At 10:27 AM -0500 11/13/06, Manfredi, Albert E wrote:
There is also NOTHING you can do for legacy DVB-T receivers to take advantage of DVB-H, or to take advantage of HDTV. And yet, no one would argue that DVB-H and HDTV are incompatible with DVB-T. They are, instead, compatible post-facto additions to the standard.
NO. HDTV was fully defined in the DVB standards from day one. MPEG-4 is an addition, but it fits with NO OTHER CHANGES to the standard. As people keep telling you Bert, the Europeans made the logical decision to START with SDTV, then migrate to HDTV in the future.
This IS NOT as A-VSB it to ATSC. A-VSB is a completely new modulation scheme that happens to be backward compatible to 8-VSB (i.e. it does not break legacy receivers). And it takes a bandwidth toll if you want to use it to improve reception, while you can transmit HDTV bits with DVB without any change to the receivers.
In Europe, in order to maintain compatibility with SDTV sets and not reduce SD programming choices, HDTV is having to be transmitted on new dedicated frequencies. Which in practice means that HDTV choices will be more scarce. And in order to fit HDTV in the multiplexes, a reduction of robustness is going to be required, as the HDTV multiplexes go to 64-QAM vs the 16-QAM used for SD.
Sounds like good decision making to me. As countries in Europe are recovering analog spectrum, they can now use it to deliver a new HD service alongside the existing SDTV service. They can also move to 8K carrier schemes for the HD service, which will improve the bandwidth throughput. And, over time they can reduce SD choice as more HD content becomes available, OR they can allocate more bandwidth to portable/handheld services is this is the direction the market wants to go. In each case there is no change to the transmitters, other than dialing in the desired operating mode(s).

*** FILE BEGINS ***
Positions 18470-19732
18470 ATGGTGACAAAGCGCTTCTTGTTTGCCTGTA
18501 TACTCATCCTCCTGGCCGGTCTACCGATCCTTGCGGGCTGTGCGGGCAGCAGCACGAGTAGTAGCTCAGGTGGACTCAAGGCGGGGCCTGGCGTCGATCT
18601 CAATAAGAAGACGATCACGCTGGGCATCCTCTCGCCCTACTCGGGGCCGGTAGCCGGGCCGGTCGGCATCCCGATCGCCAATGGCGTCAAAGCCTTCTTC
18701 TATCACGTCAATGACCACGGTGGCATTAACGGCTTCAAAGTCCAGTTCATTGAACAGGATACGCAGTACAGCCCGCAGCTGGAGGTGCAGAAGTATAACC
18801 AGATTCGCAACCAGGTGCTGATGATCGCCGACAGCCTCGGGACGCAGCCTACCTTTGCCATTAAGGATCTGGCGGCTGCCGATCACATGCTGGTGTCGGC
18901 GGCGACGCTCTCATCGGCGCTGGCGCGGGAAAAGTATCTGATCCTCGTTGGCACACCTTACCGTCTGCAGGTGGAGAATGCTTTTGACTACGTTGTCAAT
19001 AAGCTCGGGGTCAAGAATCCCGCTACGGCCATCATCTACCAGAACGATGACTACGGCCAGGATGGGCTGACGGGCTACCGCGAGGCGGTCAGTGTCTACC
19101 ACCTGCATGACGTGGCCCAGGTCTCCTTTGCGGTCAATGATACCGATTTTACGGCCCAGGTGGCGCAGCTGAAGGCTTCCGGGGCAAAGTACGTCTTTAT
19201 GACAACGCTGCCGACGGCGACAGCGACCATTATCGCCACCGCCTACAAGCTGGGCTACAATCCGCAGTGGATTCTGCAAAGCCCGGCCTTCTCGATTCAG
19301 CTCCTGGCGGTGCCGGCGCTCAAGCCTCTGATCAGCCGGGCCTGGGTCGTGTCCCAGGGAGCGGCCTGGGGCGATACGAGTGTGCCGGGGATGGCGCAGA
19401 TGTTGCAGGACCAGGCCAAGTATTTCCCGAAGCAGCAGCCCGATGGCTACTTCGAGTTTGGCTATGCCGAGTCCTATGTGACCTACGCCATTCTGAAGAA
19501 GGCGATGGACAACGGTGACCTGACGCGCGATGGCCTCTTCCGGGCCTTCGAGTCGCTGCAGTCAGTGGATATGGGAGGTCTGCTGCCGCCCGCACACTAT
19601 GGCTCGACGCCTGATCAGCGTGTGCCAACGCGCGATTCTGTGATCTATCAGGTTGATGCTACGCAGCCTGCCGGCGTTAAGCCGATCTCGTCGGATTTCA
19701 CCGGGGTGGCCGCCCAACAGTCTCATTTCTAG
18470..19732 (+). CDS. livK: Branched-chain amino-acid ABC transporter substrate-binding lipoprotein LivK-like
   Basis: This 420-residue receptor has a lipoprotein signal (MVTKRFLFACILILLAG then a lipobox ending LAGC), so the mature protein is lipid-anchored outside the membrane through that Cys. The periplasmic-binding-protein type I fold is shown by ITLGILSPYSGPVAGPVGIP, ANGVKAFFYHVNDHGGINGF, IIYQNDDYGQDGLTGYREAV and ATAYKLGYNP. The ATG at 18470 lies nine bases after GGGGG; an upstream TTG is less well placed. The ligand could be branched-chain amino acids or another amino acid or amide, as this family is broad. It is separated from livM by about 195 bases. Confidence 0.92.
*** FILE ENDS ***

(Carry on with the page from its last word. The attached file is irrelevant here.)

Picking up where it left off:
Over here, the HDTV choices are already available, but the more robust options are not yet. So, opposite what Euro DTT is doing, the US model started with HDTV and then adds the robust modes, potentially usable for SD streams.
Robust options are becoming available, however, not from ATSC broadcasters. Given the politics involved, my guess is that full powered broadcasters will NOT use A-VSB in the U.S., as they would need to field their own receivers and promote the service. They won't even do this for ATSC.
STS 1/4 rate is "worst case" in the sense that it removes more legacy 8-VSB compatible bandwidth than any other A-VSB mode.
Actually this is a variable. There are four modes for SRS and a bunch of modes for STS. 1/4 rate delivers less (1/2) payload than 1/2 rate for the same loss of bits. But SRS can use more bits at the higher insertion rates.
SRS, instead, can be tuned to whatever level of robustness you want. Add one byte at a time of training sequence, if you want, until you achieve the required robustness. And the remining payload remains compatible with legacy receivers. It is intellectually dishonest, there is no other word for it, to pretend that A-VSB is incompatible with 8-VSB.
Call it what you want Bert. It is still a major change for broadcasters that will require entirely new receivers to obtain the benefits, and if used, will reduce the payload available to legacy receivers.
The real question, however, remains...Is it worth it, versus moving to other alternatives that may provide services that the majority of U.S. viewers will ACTUALLY USE.
Sorry Bert, but keeping highly valuable spectrum resources tied up so that a tiny percentage of the U.S. viewing audience can enjoy HDTV broadcasts via legacy receivers is nearly as badly broken as Social Security.
Talk about false economy... Regards Craig ---------------------------------------------------------------------- You can UNSUBSCRIBE from the OpenDTV list in two ways:- Using the UNSUBSCRIBE command in your user configuration settings at FreeLists.org
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